DATE: Wednesday, January 12 (2011), at 12:50  1:40pm
PLACE: LIT 339 (The Atrium)
SPEAKER: Jon Borwein (University of Newcastle)
Jonathan M. Borwein, FRSC, FAAAS, FBAS FAA
Laureate Professor
and Director CARMA, University of Newcastle
ABSTRACT:
The desire to understand π, the
challenge, and originally the need, to calculate ever more accurate
values of π, the ratio of the circumference of a circle to its
diameter, has captured mathematicians  great and less great 
for many many centuries. And, especially recently, π has
provided compelling examples of computational mathematics.
Pi, uniquely in mathematics, is pervasive in popular culture and
the popular imagination. In this lecture I shall intersperse a
largely chronological account of π's mathematical and numerical
status with examples of its ubiquity.
The talk is lodged at
http://www.carma.newcastle.edu.au/~jb616/pitalk.pdf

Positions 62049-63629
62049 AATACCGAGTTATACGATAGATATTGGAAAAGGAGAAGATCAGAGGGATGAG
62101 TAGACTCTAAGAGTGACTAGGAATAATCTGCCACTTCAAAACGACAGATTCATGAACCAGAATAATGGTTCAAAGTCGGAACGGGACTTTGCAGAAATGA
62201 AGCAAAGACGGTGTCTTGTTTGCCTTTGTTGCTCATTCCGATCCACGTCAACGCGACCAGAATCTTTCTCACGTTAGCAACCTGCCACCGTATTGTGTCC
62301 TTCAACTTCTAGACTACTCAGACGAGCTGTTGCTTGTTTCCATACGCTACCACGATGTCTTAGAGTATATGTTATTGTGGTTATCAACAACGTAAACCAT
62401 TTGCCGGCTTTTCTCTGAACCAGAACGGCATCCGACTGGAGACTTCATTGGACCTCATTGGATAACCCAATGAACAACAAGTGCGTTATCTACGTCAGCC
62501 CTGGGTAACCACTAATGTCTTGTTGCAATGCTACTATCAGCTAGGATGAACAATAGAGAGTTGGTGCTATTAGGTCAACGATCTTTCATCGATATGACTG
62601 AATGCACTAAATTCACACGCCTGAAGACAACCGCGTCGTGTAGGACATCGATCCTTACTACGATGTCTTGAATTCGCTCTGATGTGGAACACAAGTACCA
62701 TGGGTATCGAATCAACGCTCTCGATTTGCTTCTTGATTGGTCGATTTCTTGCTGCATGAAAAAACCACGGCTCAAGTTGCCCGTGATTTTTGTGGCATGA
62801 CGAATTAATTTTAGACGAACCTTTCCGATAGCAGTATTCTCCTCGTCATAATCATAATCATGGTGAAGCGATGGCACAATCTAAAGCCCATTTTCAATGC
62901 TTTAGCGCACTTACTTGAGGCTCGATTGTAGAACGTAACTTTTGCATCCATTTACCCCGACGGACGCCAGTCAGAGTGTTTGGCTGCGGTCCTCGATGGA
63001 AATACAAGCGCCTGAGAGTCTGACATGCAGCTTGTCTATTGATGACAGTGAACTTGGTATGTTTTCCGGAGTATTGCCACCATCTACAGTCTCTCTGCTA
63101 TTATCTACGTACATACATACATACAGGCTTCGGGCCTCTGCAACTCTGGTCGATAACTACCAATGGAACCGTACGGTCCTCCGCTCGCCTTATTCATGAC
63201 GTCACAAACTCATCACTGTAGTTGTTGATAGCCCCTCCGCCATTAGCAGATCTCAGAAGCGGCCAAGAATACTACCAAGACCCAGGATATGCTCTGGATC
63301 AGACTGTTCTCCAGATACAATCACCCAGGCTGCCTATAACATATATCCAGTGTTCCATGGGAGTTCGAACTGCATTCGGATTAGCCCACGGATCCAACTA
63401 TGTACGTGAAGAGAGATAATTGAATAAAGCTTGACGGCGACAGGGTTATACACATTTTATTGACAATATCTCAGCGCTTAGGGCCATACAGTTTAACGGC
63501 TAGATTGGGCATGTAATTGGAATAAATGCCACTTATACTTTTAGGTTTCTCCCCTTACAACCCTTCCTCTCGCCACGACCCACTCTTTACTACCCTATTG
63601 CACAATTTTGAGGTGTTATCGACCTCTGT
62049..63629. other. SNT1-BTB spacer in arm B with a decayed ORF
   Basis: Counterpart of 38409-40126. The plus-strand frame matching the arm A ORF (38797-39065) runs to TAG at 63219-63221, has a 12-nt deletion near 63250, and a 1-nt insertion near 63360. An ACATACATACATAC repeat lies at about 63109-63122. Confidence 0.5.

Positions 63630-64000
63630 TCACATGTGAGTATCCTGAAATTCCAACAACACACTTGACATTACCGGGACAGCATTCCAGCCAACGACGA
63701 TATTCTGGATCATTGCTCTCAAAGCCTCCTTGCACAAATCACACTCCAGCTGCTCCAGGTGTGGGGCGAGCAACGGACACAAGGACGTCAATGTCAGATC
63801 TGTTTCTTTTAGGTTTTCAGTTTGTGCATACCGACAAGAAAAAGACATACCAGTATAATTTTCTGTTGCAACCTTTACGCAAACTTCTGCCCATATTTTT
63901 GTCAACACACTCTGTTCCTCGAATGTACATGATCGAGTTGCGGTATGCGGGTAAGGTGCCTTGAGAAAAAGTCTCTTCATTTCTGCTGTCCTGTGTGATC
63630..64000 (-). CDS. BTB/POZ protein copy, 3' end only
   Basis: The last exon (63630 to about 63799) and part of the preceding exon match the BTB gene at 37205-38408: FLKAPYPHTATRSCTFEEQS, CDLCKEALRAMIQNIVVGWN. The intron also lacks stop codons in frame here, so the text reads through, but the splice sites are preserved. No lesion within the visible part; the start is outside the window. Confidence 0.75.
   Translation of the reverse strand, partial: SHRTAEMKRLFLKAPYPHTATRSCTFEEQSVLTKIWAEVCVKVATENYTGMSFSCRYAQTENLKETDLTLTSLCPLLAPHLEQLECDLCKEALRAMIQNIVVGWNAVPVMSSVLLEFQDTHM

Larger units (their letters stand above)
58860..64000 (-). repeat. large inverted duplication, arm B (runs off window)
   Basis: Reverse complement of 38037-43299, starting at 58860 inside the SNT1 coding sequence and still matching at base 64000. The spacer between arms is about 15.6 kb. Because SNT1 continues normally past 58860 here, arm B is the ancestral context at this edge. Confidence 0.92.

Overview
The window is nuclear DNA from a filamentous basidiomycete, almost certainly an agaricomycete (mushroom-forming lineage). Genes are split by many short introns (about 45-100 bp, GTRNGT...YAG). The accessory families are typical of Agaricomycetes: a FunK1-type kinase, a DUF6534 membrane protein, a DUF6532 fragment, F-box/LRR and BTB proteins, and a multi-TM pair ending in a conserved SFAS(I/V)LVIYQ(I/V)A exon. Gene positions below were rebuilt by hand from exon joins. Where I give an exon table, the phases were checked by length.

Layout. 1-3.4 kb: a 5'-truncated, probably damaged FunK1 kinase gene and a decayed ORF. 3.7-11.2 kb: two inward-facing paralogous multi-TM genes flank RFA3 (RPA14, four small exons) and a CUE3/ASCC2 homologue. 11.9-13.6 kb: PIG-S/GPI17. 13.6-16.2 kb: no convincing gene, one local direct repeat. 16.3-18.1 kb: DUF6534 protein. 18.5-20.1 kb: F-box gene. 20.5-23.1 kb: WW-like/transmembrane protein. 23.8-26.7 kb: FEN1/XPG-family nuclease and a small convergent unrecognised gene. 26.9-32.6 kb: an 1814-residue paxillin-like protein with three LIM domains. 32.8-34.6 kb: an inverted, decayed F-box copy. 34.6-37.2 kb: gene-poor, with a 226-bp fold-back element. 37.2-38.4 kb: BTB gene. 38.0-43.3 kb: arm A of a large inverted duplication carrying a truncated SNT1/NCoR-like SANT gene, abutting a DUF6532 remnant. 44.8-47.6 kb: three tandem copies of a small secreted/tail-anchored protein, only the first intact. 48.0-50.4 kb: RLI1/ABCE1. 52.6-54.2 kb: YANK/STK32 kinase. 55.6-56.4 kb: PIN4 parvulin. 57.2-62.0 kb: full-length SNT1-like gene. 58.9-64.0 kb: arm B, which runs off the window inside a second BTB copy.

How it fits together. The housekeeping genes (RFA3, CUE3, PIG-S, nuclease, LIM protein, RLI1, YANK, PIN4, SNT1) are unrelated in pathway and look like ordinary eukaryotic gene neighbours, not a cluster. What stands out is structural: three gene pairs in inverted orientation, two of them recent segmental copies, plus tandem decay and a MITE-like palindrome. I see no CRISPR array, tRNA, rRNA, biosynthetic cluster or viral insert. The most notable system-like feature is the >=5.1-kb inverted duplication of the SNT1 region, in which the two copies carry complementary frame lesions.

and the
accompanying paper [5] is at
http://www.carma.newcastle.edu.au/~jb616/pi2010.pdf.
REFERENCES

J.M. and P.B. Borwein, and D.A. Bailey,
Ramanujan, modular
equations and pi or how to compute a billion digits of pi,
MAA Monthly, 96 (1989), 201219.
Reprinted in Organic
Mathematics,
http://www.cecm.sfu.ca/organics, 1996, CMS/AMS Conf Proceedings,
20 (1997), ISSN: 07311036.

J.M. Borwein and P.B. Borwein, Ramanujan and Pi,
Scientific American, February 1988, 112117. Also pp. 187199
of Ramanujan: Essays and Surveys,Bruce C. Berndt and Robert A.
Rankin Eds., AMSLMS History ofMathematics, vol. 22, 2001.

L. Berggren, J.M. Borwein and P.B. Borwein, Pi:
a Source Book, SpringerVerlag, (1997). Second Edition, (2000).
Third Edition, January 2004.

D.H. Bailey, and J.M. Borwein Mathematics by
Experiment: Plausible Reasoning in the 21st Century, AK Peters
Ltd, 2003, ISBN: 1568811365.

J.M. Borwein, Pi: from Archimedes to ENIAC and
beyond, in Mathematics and Culture, Einaudi, 2008.
Revised 2010 for Bergren Festschrift.